After all, there was this moment during the 2013 playoffs, during Game 5 of the Western semi-finals against the Warriors, when Jefferson, whom the Spurs traded to Golden State for Stephen Jackson the year before, was purposefully obstructing San Antonio’s players from wiping the bottom of their shoes and well... it’s all rather juvenile.

For someone like Duncan, who so rarely allowed any opponent to get under his skin, to so visibly challenge Jefferson in such a way, who could blame anyone for thinking “man, they must HATE that dude.” Not only was RJ being an irritant in that clip, but it seemed that “the big three” wouldn't have much respect for him as a player after Jefferson was such a profound disappointment in his time with the Spurs, especially during the playoffs. Heck, he even missed two crucial free-throws for the Dubs late in Game 1 of that series, paving the way for San Antonio to roar back from a 16-point deficit with fewer than four minutes remaining. Surely there must have been resentment for Jefferson’s lack of commitment or mental toughness, right?

Well, no.

Professional sports doesn’t work that way. It’s not a soap opera, and it’s not like the WWE with its manufactured story-lines. Then again, it is kind of like “professional” wrestling in the sense that the competitors act like they dislike each other for the cameras, but once the lights turn off they’re all friends and go out drinking together. The only real difference here is the competition is real and not scripted and when guys hurt one another it’s not phony.


I don’t see eye-to-eye with Bill Simmons on much, but I believe he had the right of it when he said the only thing players ever hold grudges about are gambling debts and women. Wins and losses come and go. Everyone’s trying hard, everyone’s making money and taking care of their families and living the dream. Guys care about the games as they’re going on and they’re competitive to a degree most of can’t imagine, but when the buzzer sounds, it’s over and they’re just colleagues who shower together and share planes and buses and meals and experiences. If players lived and died with the result the way some fans do, they’d go insane, and if they didn’t learn to get along with teammates regardless of individual differences in backgrounds or interests or personalities, they’d never advance to the pros in the first place, they’d get weeded out long before the NBA. This isn’t tennis or golf. You’ve got to be relatively adaptable and sociable to fit in.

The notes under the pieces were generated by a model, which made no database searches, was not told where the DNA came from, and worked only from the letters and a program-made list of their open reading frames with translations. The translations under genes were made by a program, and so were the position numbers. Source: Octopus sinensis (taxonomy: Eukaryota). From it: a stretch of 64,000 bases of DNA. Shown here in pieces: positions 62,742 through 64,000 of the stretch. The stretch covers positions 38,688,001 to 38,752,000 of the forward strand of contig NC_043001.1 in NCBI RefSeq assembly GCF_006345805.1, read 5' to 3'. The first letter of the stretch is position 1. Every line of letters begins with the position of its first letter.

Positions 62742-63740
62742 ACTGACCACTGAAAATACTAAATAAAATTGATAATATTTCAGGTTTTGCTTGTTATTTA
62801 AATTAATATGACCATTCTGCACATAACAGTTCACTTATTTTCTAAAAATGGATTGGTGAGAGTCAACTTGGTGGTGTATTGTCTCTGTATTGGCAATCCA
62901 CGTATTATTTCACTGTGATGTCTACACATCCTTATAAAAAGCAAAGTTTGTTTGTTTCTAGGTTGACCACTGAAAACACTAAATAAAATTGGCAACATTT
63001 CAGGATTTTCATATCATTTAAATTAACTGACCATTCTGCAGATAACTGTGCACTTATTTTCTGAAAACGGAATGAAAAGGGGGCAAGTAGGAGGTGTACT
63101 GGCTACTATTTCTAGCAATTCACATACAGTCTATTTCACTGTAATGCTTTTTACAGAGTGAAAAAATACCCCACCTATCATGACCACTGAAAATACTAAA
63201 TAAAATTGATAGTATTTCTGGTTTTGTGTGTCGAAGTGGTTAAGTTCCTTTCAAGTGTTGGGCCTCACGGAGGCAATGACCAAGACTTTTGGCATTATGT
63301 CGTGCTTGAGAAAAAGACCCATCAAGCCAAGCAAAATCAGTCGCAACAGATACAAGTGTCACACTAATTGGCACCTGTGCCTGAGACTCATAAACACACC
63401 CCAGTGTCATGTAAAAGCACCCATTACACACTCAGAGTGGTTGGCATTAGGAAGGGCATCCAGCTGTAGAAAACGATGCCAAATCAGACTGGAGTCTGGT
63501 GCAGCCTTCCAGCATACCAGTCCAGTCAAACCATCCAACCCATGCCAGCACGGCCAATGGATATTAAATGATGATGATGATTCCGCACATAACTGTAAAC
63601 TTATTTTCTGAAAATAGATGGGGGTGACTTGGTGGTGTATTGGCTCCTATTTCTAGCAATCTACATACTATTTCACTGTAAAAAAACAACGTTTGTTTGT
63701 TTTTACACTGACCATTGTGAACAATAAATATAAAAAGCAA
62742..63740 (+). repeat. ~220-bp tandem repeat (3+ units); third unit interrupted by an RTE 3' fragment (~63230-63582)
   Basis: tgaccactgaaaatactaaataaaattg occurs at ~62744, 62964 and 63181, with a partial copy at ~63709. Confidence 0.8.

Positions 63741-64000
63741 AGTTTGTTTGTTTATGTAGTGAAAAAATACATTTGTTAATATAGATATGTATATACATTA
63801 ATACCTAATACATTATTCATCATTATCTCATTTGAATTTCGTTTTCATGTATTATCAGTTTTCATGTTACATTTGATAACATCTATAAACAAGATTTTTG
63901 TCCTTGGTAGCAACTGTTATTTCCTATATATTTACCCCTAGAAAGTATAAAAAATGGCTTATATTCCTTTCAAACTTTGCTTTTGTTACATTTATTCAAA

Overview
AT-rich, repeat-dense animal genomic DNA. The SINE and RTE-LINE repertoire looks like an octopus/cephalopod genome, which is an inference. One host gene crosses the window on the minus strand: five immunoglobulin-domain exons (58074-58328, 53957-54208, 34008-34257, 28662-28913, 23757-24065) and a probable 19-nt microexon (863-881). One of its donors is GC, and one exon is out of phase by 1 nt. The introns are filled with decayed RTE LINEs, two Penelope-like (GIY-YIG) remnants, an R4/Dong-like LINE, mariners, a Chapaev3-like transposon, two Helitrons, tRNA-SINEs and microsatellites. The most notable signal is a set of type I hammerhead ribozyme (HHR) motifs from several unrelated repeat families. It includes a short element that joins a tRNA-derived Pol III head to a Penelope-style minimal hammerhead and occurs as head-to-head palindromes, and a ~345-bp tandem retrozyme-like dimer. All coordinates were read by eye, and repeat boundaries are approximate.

Besides, it’s fairly common for star players to form tighter bonds with less talented teammates than their co-stars. Duncan’s best pals on the Spurs when he broke in were Malik Rose and Antonio Daniels. Manu Ginobili’s closest companion on the 2005 title-winning team was Sean Marks. It’s perfectly reasonable that Duncan could’ve not thought much of Jefferson as a player and not let it affect his perception of him as a teammate and person. To RJ’s credit, he was quite candid on the podcast about his shortcomings and failures in San Antonio and more than willing to poke fun of himself about it.

He’s gotten over himself, in other words. If that doesn’t sound like a true Spur, what does?